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Prediction of the probability of elevated nitrate concentrations at groundwater depths used for drinking-water supply in the Puget Sound basin, Washington, 2004–19

December 28, 2023

The Puget Sound basin encompasses the 13,700-square-mile area that drains to the Puget Sound and the adjacent marine waters of Washington State. Well more than 4 million people live within the basin, with numbers continuing to increase, who rely on the basin’s natural resources including groundwater. The Puget Sound Partnership was created by a Washington State statute to implement a science-based recovery of the Puget Sound to help address impacts to these resources. As part of the recovery, the partnership developed the Puget Sound Vital Signs as measures of ecosystem health that guide the assessment of progress toward Puget Sound recovery goals. The Puget Sound Partnership Leadership Council adopted a Drinking Water Vital Sign associated with human health and quality of life, recognizing certain indicators as integral to the sustainability of Puget Sound recovery efforts. One such Vital Sign indicator was the vulnerability of groundwater throughout the aquifers of the Puget Sound basin to elevated nitrate concentrations as defined by the probability of exceeding 2 milligrams/liter (mg/L) at a specific location and well depth. The U.S. Geological Survey (USGS) led the effort to characterize groundwater vulnerability. For this study, groundwater vulnerability refers to a probability with which a contaminant applied at or near the land surface can migrate to the aquifer of interest for a given set of land-use practices. Nitrate concentration data were selected for evaluation because elevated nitrate concentrations are typically caused by anthropogenic activities and have been associated with deleterious impacts on human health.

To identify groundwater vulnerability to elevated nitrate concentrations, logistic regression was used to relate anthropogenic (human associated) and natural variables to the occurrence of elevated nitrate concentrations in untreated groundwater from large public water supply system wells found within the Washington State Department of Health Sentry database. Variables that were analyzed included well depth, soil hydraulic conductivity, precipitation, population density, fertilizer application amounts, and land-use types. Statistically significant models that predicted the probabilities of groundwater nitrate concentrations greater than 2 mg/L based on the predictor variables were created for the time periods 2000–04, 2005–09, 2010–14, and 2015–19. For all time periods, well depth and a measure of the abundance of urban and agricultural land over or near the well consistently helped explain the vulnerability of the well to elevated nitrate concentrations defined as a probability of exceeding 2 mg/L of nitrate. Precipitation and (or) soil hydraulic conductivity were also important predictor variables in the models.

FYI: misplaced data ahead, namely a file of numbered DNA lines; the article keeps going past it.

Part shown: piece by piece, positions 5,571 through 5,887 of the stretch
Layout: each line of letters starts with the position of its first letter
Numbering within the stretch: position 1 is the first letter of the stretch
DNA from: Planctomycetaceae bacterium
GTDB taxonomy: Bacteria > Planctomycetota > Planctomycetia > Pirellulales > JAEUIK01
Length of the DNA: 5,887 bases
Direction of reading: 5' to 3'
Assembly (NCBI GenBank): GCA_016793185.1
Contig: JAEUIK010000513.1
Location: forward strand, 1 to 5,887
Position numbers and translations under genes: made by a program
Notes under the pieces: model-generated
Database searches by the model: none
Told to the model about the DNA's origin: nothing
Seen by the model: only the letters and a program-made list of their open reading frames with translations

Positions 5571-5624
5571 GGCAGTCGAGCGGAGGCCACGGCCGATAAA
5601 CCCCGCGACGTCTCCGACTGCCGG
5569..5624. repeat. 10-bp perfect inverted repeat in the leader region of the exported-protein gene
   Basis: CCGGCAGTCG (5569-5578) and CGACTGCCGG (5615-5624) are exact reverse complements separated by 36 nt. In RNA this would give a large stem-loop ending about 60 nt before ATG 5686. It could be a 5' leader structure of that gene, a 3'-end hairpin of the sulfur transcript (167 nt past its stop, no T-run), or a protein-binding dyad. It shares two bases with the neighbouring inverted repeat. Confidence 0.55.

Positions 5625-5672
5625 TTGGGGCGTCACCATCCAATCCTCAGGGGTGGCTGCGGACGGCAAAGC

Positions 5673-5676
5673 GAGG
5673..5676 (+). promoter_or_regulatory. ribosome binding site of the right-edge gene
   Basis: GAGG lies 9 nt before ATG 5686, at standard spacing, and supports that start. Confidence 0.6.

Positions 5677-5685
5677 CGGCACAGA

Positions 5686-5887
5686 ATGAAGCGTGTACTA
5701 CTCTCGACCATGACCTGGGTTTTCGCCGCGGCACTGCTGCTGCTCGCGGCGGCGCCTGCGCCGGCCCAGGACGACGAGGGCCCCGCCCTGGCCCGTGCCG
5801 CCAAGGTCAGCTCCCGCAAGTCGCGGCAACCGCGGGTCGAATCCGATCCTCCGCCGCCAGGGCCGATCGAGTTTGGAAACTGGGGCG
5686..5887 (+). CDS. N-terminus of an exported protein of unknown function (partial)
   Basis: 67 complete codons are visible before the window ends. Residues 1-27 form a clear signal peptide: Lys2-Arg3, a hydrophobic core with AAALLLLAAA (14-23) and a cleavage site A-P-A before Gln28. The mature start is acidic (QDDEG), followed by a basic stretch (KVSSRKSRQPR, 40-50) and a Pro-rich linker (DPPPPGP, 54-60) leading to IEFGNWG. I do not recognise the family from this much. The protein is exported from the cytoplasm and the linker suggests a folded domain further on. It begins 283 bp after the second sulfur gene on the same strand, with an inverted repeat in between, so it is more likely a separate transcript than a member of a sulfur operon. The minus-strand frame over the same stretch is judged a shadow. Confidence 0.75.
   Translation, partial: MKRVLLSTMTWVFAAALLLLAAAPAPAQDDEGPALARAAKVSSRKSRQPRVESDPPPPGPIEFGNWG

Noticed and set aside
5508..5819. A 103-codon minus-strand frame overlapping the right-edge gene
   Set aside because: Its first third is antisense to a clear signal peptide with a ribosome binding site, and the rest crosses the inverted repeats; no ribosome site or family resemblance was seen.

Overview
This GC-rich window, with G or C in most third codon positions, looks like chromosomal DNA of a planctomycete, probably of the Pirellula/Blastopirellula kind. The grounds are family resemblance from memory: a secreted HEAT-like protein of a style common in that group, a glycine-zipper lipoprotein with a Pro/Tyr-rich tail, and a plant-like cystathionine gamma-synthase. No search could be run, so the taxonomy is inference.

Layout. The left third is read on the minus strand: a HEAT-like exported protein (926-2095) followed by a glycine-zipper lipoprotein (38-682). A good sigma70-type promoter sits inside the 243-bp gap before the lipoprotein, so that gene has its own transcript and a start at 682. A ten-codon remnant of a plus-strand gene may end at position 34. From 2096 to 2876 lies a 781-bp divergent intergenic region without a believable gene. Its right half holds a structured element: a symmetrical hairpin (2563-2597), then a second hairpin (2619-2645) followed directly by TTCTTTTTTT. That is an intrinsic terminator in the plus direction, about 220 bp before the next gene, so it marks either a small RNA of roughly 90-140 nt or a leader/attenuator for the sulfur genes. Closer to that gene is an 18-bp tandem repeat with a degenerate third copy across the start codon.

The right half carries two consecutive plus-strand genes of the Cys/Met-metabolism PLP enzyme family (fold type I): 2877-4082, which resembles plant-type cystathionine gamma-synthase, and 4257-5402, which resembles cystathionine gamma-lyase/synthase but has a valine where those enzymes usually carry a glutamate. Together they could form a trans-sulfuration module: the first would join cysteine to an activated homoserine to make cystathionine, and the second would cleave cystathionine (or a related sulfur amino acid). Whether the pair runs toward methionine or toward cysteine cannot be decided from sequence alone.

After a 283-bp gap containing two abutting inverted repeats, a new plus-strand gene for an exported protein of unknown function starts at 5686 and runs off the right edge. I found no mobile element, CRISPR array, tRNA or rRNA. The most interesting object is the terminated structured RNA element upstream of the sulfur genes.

The models for each time period were used to create maps of groundwater vulnerability at 150- and 300-foot depths throughout the Puget Sound basin. As expected, the most vulnerable locations were associated with shallower well depths and increased agriculture and urban land cover. Across all four time periods, groundwater vulnerability throughout the Puget Sound was low, with probabilities of exceeding 2 mg/L concentrations of nitrate at depths at 150 and 300 feet typically less than 50 percent. Results also found a slight decrease in probabilities of elevated nitrate concentrations throughout the basin over time. More specifically, additional statistical tests found that groundwater with probabilities of less than about 60 percent declined from 2000 to 2019 and represented more than 75 percent of the modeled Puget Sound basin aquifer. Wells with greater than 60 percent probability increased over the same time period but represented only about 25 percent of the aquifer. The maps and statistical analysis presented in the study provide valuable and informative evaluation of the vulnerability of groundwater in the Puget Sound basin to elevated nitrate concentrations. The probability maps do not represent measured nitrate concentrations in groundwater, but rather they present the probability that nitrate concentrations exceed 2 mg/L. The models and predictions from this study are a viable indicator for the Puget Sound Partnership’s Healthy Human Population—Drinking Water Vital Sign. The logistic regression modeling approach presented here benefits water managers by allowing them to assess temporal trends in a range of probabilities, explore vulnerability changes as new regional land cover and anthropogenic data are generated, and distinguish vulnerabilities at different depths within the aquifer.

Publication Year 2023
Title Prediction of the probability of elevated nitrate concentrations at groundwater depths used for drinking-water supply in the Puget Sound basin, Washington, 2004–19
DOI 10.3133/sir20235117
Authors Robert W. Black, Elise E. Wright, Valerie A.L. Bright, Alex O. Headman
Publication Type Report
Publication Subtype USGS Numbered Series
Series Title Scientific Investigations Report
Series Number 2023-5117
Index ID sir20235117
Record Source USGS Publications Warehouse
USGS Organization Washington Water Science Center